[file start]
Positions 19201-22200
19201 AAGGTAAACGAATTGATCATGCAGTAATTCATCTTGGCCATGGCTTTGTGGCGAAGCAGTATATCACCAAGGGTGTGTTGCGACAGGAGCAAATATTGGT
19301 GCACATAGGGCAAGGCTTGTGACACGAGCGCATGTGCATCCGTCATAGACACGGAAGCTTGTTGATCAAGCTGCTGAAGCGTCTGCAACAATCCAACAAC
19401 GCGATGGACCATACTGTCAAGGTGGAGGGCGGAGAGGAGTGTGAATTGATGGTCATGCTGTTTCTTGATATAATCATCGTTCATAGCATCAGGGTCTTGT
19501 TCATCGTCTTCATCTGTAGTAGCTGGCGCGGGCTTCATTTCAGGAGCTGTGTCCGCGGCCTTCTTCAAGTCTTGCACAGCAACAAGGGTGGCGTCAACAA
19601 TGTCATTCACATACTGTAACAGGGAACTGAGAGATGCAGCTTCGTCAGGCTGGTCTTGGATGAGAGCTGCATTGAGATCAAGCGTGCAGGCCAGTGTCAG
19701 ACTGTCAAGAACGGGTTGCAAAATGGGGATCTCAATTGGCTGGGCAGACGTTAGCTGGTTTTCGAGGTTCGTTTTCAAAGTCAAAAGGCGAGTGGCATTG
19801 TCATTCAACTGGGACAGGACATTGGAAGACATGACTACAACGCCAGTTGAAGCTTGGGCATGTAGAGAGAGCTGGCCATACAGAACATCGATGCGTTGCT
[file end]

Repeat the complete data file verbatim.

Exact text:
Positions 19201-22200
19201 AAGGTAAACGAATTGATCATGCAGTAATTCATCTTGGCCATGGCTTTGTGGCGAAGCAGTATATCACCAAGGGTGTGTTGCGACAGGAGCAAATATTGGT
19301 GCACATAGGGCAAGGCTTGTGACACGAGCGCATGTGCATCCGTCATAGACACGGAAGCTTGTTGATCAAGCTGCTGAAGCGTCTGCAACAATCCAACAAC
19401 GCGATGGACCATACTGTCAAGGTGGAGGGCGGAGAGGAGTGTGAATTGATGGTCATGCTGTTTCTTGATATAATCATCGTTCATAGCATCAGGGTCTTGT
19501 TCATCGTCTTCATCTGTAGTAGCTGGCGCGGGCTTCATTTCAGGAGCTGTGTCCGCGGCCTTCTTCAAGTCTTGCACAGCAACAAGGGTGGCGTCAACAA
19601 TGTCATTCACATACTGTAACAGGGAACTGAGAGATGCAGCTTCGTCAGGCTGGTCTTGGATGAGAGCTGCATTGAGATCAAGCGTGCAGGCCAGTGTCAG
19701 ACTGTCAAGAACGGGTTGCAAAATGGGGATCTCAATTGGCTGGGCAGACGTTAGCTGGTTTTCGAGGTTCGTTTTCAAAGTCAAAAGGCGAGTGGCATTG
19801 TCATTCAACTGGGACAGGACATTGGAAGACATGACTACAACGCCAGTTGAAGCTTGGGCATGTAGAGAGAGCTGGCCATACAGAACATCGATGCGTTGCT